So, in many ways, the Healing Together Retreat married two worlds for me. Where Anti-racism is giving folks the tools to really recognize and analyze racism as it relates to systems, structures and institutions, Racial Healing is providing us with opportunities to connect as individuals and find personal transformations. I cannot express enough how well these two philosophies compliment each other. That is, we need to be able to address and share these individual racisms while also thinking about and acknowledging the systems and structures. We must be able to transform our own understandings, transform ourselves in order to make larger change. Please watch this four minute video and read this short article for some light and articulation on my thoughts here.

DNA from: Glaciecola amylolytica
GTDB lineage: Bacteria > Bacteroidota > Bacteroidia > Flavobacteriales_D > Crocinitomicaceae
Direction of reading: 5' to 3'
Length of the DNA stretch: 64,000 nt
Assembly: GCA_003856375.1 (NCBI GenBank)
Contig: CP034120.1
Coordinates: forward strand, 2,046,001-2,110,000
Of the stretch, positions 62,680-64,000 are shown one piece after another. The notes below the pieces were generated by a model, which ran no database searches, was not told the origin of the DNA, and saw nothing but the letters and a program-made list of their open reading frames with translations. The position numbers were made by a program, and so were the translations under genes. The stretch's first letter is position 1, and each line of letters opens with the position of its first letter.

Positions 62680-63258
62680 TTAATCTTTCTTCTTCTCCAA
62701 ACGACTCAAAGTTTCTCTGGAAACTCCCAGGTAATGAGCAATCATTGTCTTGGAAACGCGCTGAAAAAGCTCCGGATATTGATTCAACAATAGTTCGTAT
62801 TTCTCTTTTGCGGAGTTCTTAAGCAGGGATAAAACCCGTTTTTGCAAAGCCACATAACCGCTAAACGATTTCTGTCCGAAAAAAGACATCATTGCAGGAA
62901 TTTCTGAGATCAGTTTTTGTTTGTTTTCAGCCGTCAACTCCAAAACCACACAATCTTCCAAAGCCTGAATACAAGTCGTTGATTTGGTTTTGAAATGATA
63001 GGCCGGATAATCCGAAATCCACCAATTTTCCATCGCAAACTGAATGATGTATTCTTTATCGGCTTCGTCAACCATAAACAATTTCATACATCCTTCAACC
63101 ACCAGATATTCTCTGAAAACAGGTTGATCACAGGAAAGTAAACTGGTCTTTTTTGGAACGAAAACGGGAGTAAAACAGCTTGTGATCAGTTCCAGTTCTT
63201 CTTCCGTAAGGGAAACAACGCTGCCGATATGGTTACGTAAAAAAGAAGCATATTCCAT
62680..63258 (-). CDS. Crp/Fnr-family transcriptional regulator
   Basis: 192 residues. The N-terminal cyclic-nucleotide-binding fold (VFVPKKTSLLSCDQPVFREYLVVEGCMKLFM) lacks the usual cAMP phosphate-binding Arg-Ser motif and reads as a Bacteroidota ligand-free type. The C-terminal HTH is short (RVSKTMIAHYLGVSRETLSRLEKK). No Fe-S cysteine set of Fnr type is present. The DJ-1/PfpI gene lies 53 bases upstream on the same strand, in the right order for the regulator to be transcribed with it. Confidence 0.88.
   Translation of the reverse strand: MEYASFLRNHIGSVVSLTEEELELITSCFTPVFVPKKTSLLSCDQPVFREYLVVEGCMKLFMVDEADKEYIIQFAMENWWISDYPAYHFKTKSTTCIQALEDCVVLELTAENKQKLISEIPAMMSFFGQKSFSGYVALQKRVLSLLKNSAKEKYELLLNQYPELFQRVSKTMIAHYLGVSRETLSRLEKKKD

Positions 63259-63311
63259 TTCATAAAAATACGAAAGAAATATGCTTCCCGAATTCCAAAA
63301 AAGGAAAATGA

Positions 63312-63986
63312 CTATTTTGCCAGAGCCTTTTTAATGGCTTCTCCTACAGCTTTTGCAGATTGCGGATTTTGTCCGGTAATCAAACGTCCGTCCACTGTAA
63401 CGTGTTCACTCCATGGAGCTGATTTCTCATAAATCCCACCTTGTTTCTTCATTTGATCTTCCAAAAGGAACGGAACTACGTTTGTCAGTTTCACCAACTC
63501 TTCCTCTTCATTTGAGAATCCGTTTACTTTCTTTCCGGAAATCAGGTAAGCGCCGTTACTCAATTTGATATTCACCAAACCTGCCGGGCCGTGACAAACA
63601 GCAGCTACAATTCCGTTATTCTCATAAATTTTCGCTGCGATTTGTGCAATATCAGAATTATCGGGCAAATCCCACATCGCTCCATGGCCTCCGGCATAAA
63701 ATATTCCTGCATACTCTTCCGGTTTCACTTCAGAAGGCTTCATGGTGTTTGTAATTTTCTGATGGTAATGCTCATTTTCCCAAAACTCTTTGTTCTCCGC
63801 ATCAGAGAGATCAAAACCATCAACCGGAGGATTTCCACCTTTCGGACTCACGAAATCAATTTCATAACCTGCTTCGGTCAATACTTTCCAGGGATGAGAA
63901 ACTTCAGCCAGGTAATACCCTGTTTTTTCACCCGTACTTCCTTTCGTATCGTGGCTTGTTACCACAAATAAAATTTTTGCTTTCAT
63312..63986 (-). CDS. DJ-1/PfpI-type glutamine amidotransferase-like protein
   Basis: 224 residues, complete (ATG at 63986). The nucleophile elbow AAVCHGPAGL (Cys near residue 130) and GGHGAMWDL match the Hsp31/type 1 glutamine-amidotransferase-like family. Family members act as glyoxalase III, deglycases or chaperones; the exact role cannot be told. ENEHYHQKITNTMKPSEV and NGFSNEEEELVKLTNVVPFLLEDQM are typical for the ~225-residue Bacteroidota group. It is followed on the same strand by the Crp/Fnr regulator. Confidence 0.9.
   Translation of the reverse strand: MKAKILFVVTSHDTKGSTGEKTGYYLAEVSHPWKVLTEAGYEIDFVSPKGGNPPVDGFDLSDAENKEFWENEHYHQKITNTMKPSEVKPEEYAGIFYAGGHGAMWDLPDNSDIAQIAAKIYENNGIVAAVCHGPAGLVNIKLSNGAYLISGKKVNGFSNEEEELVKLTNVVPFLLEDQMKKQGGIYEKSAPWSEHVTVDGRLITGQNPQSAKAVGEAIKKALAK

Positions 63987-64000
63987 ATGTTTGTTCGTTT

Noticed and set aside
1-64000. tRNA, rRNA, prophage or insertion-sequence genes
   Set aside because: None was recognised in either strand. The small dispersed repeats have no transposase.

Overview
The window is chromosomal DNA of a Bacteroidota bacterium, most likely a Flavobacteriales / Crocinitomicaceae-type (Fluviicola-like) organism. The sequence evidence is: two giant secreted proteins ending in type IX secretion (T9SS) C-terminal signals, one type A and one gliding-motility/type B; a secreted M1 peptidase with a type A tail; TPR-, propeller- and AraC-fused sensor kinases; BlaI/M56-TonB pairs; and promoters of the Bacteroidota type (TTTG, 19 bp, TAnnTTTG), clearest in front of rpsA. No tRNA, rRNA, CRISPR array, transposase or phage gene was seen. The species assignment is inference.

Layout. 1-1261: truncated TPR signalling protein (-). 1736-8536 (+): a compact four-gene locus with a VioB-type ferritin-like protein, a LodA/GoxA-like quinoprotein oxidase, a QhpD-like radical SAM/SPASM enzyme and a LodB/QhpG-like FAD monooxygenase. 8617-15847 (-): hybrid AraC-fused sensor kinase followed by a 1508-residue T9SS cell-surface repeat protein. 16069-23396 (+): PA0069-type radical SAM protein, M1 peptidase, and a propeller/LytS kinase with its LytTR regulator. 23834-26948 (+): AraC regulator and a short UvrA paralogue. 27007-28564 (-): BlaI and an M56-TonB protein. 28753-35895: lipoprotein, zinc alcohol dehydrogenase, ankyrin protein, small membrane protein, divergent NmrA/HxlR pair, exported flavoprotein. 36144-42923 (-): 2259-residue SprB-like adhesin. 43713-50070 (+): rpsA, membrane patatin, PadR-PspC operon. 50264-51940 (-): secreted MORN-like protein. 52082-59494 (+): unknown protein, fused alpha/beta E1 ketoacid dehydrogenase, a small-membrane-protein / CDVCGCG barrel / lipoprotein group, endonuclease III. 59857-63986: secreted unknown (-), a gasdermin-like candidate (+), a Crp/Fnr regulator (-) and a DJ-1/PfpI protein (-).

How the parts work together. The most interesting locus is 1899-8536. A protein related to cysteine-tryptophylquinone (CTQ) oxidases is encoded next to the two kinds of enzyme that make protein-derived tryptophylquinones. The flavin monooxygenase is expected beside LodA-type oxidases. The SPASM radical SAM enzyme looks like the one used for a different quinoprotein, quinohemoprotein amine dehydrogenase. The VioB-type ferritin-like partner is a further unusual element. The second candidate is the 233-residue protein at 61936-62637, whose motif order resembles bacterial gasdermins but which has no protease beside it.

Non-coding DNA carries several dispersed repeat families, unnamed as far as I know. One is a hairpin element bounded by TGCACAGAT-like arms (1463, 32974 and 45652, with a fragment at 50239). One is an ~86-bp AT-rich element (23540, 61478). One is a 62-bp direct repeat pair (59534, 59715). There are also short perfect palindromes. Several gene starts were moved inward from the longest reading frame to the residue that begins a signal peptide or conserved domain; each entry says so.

All in all, what will always stand with me from this day is the importance of connection for healing. Although I feel that I am still beginning my journey with race, because of the connections I made at the Retreat, I now have a deeper understanding of racism than I ever would have had exploring this issue alone, or with my own circle and family.  Without community, we are weak. I believe, firmly and sincerely, that we cannot create change alone. However, when we come together, when we listen with compassion, heart, understanding and a desire to grow, we create a space that naturally nurtures and promotes healing. No longer a soldier, but an army.